AstraZeneca's Citizen Petition appears to be one of serving the public, but make no mistake that was a move to keep this drug non-generic as long as possible for $$$ The major drug company with over 26,000 lawsuits for diabetes (which still is being ironed out, as the plaintiffs have not received settlements yet) suddenly wants to display all hyperglycemia related labeling on generics?
Why didn't AstraZeneca display that on the product label from the beginning? The company buried Study 15, skewed data and KNEW the drug could cause weight gain and diabetes! NOW they want to be treated equally? If the generic drug doesn't have all the warning labels we were required to have then let's complain to the FDA? I smell $$$$$$$!
1Turning Point Alcohol and Drug Centre, Eastern Health and Monash University, Victoria, Australia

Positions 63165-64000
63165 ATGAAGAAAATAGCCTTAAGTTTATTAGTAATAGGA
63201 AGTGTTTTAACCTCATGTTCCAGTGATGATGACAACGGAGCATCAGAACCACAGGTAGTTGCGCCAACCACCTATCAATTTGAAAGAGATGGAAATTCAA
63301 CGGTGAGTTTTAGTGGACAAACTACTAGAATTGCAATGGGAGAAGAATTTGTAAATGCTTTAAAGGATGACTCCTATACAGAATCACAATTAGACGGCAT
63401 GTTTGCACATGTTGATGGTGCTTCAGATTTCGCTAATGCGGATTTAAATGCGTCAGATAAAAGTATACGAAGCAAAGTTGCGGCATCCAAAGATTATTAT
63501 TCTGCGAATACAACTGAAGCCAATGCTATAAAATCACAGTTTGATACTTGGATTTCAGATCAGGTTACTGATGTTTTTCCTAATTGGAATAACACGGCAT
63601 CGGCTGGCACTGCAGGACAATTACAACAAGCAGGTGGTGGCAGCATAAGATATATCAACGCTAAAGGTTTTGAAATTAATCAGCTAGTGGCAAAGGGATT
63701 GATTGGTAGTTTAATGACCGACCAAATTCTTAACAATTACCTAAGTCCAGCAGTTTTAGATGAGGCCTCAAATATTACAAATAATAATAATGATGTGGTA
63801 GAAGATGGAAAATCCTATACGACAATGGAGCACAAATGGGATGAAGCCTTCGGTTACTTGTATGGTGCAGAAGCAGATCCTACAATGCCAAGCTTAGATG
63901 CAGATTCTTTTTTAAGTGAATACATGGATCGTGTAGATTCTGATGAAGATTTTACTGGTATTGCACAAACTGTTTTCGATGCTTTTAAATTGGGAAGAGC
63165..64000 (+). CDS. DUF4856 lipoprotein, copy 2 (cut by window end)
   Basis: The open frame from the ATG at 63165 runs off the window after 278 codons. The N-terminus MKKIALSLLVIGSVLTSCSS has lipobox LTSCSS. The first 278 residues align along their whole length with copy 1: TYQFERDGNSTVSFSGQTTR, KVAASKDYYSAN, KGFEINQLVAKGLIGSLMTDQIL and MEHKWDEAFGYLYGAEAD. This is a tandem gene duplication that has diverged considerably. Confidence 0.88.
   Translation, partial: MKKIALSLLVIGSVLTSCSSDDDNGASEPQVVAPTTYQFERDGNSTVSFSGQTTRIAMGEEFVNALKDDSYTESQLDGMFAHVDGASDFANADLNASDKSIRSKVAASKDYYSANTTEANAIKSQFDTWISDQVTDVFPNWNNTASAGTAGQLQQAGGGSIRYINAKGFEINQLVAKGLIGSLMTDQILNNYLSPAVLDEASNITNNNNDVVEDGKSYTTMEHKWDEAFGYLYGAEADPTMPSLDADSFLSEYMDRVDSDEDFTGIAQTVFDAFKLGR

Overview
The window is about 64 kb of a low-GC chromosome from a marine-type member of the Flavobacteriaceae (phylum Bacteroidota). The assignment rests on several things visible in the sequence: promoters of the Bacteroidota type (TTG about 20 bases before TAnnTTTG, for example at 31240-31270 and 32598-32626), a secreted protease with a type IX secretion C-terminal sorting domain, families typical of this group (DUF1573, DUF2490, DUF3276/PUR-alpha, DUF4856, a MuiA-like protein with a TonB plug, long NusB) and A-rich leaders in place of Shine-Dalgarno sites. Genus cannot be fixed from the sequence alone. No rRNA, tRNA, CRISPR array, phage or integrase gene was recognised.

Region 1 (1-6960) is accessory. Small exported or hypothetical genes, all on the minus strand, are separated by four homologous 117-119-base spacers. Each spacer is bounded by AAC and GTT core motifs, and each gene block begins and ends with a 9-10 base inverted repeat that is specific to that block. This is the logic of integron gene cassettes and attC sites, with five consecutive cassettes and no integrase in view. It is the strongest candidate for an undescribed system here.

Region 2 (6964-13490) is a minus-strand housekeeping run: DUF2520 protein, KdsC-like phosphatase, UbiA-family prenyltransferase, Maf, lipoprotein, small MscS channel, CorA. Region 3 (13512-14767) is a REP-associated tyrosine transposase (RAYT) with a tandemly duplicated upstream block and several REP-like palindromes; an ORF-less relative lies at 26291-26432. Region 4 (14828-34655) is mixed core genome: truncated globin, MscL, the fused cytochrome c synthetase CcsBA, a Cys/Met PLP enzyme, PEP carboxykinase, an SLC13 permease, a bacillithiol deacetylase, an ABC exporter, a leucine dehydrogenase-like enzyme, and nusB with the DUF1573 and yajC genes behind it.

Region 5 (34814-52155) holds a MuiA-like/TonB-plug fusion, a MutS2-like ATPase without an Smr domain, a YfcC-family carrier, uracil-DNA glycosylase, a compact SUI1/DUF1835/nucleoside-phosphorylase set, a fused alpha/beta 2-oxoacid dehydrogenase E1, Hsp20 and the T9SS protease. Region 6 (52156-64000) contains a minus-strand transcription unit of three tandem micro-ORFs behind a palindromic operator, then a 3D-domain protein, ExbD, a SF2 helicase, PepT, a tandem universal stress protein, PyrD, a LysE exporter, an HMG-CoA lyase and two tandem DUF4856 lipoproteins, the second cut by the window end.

2Ambulance Victoria, Victoria, Australia
Belinda Lloyd, Turning Point Alcohol and Drug Centre, 54−62 Gertrude Street, Fitzroy, VIC 3065, Australia. Email: firstname.lastname@example.org
To the Editor
In the December 2010 issue, Hollingworth et al. (2010) detailed increased prescribing of atypical antipsychotic medications in Australia between 2002 and 2007. While olanzapine and risperidone remain the most commonly prescribed atypical antipsychotics, quetiapine prescribing is increasing, with PBS prescriptions rising by 27% between 2008/09 (431,096) and 2009/10 (545,410) (Department of Health and Ageing, 2010). Reasons for the growing use (including off-label prescribing) relate to its sedative properties and favourable extrapyramidal and metabolic profile, as well as emerging evidence of positive outcomes at low doses for a range of mental disorders (Hollingworth et al., 2010).